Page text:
Poetry in motion as author pens follow-up to his favourite classic
Published at 09:11, Monday, 14 May 2012
AMAZINGLY, given he went on to hold the post of Poet Laureate, literature didn’t figure a great deal in Andrew Motion’s childhood.
It was only when an inspirational teacher introduced him to the likes of Thomas Hardy that he became a voracious reader, he told Hexham Book Festival last Thursday night.
Among Motion’s favourite novel was Robert Louis Stevenson’s Treasure Island, which has a famously open-ended climax.
To fill in the blanks of what happens next then, is Motion’s latest novel, Silver.
Call it a sequel, though, and you’ll likely see the author squirm, as, like he told his audience, there’s always a danger of producing a pale imitation of the original.
One way Motion has got round that problem is by skipping a generation in the story-telling.
Jim Hawkins is back in England, equipped with a string of nostalgic tales, but the new work focuses more on his son, who prefers a quiet life on the river.
All that changes when Natty, the teenage daughter of Long John Silver, appears in search of the famous treasure map Jim Sr has locked away.
Motion’s depiction of how the pair meet, which he read to the Hexham audience at the final event of the festival, is rich, evocative and gripping; it’s little wonder that in the Q and A session that followed, one woman raised the suggestion that, being a poet, Motion had an advantage when it came to vivid description.
Another passage, dwelling in grotesque detail on Silver’s appearance, would certainly support that idea.
Other questioners, naturally, turned their attention away from the novel and on to Motion’s views on laureateship, which he has held for 10 years.
On the downside, he said, the requirements of the role tended to prevent the unconscious from coming up with the goods.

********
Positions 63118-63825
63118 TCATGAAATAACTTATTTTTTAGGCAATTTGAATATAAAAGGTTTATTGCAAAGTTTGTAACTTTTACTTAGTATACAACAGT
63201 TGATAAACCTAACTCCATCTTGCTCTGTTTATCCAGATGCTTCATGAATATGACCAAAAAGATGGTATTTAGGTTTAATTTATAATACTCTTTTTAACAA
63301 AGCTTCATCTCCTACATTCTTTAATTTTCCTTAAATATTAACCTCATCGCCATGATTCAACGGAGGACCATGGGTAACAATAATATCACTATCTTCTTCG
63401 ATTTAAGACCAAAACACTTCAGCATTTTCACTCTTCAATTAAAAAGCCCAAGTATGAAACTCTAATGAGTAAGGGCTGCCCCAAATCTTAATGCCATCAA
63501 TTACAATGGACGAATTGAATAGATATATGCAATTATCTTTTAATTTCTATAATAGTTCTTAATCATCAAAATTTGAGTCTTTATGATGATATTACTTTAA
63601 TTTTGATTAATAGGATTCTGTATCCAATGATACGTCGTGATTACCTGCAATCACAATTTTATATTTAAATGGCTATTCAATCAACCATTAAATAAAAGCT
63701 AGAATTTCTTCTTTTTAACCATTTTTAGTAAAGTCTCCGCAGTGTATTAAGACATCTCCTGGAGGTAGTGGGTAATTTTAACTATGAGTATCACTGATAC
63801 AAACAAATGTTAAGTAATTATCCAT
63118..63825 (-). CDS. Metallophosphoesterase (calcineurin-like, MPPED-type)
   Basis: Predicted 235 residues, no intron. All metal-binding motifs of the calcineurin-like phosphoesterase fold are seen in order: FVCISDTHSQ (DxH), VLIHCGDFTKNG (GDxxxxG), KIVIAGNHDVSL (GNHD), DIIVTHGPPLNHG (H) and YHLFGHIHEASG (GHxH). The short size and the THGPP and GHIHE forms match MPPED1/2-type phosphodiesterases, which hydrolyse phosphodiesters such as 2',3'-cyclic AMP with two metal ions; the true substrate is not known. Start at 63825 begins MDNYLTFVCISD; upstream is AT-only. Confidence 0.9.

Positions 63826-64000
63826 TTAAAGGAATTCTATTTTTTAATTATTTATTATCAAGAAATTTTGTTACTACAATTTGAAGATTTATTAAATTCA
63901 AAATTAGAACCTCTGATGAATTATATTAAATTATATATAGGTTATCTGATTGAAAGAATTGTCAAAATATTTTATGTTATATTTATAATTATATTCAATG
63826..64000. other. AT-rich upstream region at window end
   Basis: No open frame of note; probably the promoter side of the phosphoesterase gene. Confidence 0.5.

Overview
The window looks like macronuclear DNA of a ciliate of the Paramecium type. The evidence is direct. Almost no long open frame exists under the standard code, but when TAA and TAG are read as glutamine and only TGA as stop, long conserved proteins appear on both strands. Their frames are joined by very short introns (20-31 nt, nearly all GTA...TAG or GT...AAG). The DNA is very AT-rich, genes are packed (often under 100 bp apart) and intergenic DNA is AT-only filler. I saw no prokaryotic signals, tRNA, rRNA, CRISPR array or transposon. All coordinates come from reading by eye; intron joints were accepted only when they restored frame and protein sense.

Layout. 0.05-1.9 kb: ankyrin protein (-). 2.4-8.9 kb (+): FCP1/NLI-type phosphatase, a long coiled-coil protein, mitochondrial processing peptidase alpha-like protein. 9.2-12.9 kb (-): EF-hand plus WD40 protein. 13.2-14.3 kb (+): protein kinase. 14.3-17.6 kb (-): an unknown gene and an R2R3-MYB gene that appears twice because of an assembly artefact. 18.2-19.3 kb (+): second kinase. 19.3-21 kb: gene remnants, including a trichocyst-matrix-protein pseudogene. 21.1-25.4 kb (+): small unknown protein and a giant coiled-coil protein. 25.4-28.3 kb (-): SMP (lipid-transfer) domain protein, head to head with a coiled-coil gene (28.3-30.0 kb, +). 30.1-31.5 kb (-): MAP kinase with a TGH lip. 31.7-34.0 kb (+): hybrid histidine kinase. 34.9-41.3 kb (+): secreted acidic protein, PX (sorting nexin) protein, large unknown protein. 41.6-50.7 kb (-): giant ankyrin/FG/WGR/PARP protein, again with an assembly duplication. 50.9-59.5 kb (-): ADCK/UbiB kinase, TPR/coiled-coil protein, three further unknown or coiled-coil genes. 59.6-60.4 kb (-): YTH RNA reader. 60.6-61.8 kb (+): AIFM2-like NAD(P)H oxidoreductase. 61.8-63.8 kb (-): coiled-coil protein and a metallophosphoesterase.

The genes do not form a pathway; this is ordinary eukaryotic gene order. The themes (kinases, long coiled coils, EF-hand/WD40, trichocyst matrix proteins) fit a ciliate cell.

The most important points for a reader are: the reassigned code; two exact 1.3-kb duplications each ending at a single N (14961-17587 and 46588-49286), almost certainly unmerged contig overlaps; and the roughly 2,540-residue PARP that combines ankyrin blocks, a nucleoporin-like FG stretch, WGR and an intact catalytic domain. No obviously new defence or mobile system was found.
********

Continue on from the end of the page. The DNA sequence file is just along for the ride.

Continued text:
Private life was also suddenly made public thanks to the likes of the Daily Mail.
On the positive side, however, the laureateship meant a chance to further the cause of poetry; in particular, Motion created The Poetry Archive, through which numerous poets have been recorded reading their own creations.
Indeed, Motion’s passion for the work – albeit quietly, calmly expressed – was evident in every word he uttered last Thursday.
His thanks to that inspirational teacher, for example, was expressed as gratitude for giving him his “life” rather than merely his job.
When audience members praised a particular aspect of his work, Motion, rather than basking in the compliment, engaged in discussion warmly, with a genuine desire to hear readers’ thoughts.
And, as those same readers left the Queen’s Hall, the discussion continued – which is surely as good a sign as any that the night was a soaring success.
Published by http://www.hexhamcourant.co.uk
This week in... 1949Friday, December 9, 1949...
A workman was buried alive while digging a drain in the Prudhoe Urban Council's housing estate at Oaklands.
Workmates rushed to the aid of 50-year-old Richard Barclay, of Stocksfield, when the wall of the trench he was digging collapsed.
They managed to dig his head and shoulders free before finally pulling him from the earth. He was found to be suffering from shock and bruising.